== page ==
Star Wars: The Legacy Revealed

Saturday, June 2nd, 2007

Since I had just watched The History Channel’s Star Wars: The Legacy Revealed — which revealed very little — and The Searchers — which was one of Lucas’s influences — I decided to read up a bit on the subject.

SparkNotes only mentions two major influences — neither new to me: Akira Kurosawa’s samurai movies and John Ford’s The Searchers.

Samurai movies are known in Japan as period dramas, or jidaigeki, and that is where Lucas got the word Jedi.

Lucas also lifted a number of characters and scenes from Kurosawa movies:

Lucas has said in the past that the inspiration for the characters of C-3PO, R2-D2, Han Solo, and Princess Leia could be found in Kurosawa’s The Hidden Fortress, in which two bumbling friends help a roguish hero rescue a brave princess from captivity. More specific still, Lucas includes a direct homage to Kurosawa in the scene in which Ben defends Luke in the Mos Eisley cantina. The shot of the ruffian’s arm on the floor, severed by Ben’s blade, is a reference to a similarly severed arm, filmed in the same way, in Kurosawa’s Yojimbo.

The other major influence mentioned is The Searchers:

The scene in which Luke approaches the burned-out farm and finds his aunt and uncle murdered is shot in such a way that it echoes a similar scene in Ford’s film, in which the young hero also returns to his family’s farm to find the buildings burned and his aunt and uncle murdered. Like Luke, the hero of The Searchers is drawn into a relationship with a relentless father figure, bent on evil. And like Darth Vader, the father figure in The Searchers, played unforgettably by John Wayne, experiences a last-second moral regeneration. Like the Star Wars trilogy, The Searchers is essentially a quest story, one in which the son must ultimately redeem the father, and it also approaches the grandeur of myth.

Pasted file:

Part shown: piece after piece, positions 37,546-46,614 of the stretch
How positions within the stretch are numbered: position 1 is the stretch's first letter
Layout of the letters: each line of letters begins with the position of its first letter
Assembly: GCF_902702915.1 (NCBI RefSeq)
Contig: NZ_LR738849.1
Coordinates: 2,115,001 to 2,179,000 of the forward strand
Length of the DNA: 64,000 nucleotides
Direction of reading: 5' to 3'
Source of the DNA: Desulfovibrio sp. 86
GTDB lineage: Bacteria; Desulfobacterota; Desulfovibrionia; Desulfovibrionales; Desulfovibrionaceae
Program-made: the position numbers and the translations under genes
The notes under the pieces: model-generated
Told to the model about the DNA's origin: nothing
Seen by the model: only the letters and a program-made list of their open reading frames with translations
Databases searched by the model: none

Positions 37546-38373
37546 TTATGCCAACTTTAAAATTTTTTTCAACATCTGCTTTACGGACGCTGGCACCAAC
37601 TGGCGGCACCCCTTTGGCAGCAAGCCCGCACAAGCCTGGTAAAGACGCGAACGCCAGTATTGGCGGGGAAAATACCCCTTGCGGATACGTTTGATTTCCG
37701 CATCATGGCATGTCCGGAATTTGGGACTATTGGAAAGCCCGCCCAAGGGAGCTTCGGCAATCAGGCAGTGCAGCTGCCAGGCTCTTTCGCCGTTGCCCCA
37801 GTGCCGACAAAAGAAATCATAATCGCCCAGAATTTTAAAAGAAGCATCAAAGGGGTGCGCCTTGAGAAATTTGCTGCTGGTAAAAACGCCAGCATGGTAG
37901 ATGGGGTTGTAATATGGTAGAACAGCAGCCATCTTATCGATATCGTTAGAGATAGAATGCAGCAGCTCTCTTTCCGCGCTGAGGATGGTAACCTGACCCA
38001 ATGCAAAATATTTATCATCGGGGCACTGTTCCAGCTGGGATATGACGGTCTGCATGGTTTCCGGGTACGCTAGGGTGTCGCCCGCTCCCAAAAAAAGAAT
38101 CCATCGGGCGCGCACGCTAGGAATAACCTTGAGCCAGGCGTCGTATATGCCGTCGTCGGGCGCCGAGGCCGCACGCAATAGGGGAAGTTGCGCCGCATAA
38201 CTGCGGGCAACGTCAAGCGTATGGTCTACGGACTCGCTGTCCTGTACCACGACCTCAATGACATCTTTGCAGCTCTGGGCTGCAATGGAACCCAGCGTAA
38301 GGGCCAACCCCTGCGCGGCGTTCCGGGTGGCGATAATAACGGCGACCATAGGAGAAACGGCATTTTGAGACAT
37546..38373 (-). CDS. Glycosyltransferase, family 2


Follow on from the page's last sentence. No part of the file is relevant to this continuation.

The Wookieepedia lists some influences I was not aware of (or less aware of):

The climactic scene in which the Death Star is assaulted was modeled after the 1950s movie The Dam Busters, in which RAF Lancaster bombers fly along heavily defended reservoirs and aim “bouncing bombs” at German manmade dams in a bid to cripple the heavy industry of the Ruhr. Some of the dialogue in The Dam Busters is repeated in the Star Wars Episode IV: A New Hope climax and in fact the cinematographer for Star Wars Episode IV: A New Hope, Gilbert Taylor, also filmed the Special Effects sequences in The Dam Busters.

Scenes from the Death Star assault are also reminiscent of the film Battle of Britain, particularly in showing the face of the pilot in the cockpit, and the radio dialogue between teams named after colors. Another inspiration comes from Battle of Britain‘s long combat scene near the end of the movie which is presented without dialogue or sound effects, but with a classical movie background.
Lucas has made mention of the film 633 Squadron directed by Walter Grauman when citing movies that inspired themes or elements in Star Wars Episode IV: A New Hope. The “trench run” in A New Hope wherein Luke flies his X-wing through a “trench” on the Death Star and destroys the ship was inspired, at least in small part, by the finale of 633 Squadron, which involves several Royal Air Force planes flying at low level up a fjord against heavy, ground-based anti-aircraft fire, to attack a factory located at the base of a cliff at the canyon’s end.

It also mentions one less pleasant influence:

The scene where Princess Leia gives Han and Luke medals is very reminiscent of a long scene in Leni Riefenstahl’s 1934 film Triumph of the Will. Both scenes have large and enthusiastic crowds seated in a shallow amphitheatre bounded by columns, with a low dais where the leader stands.

Of course, Star Wars shares many elements with Frank Herbert’s Dune too.

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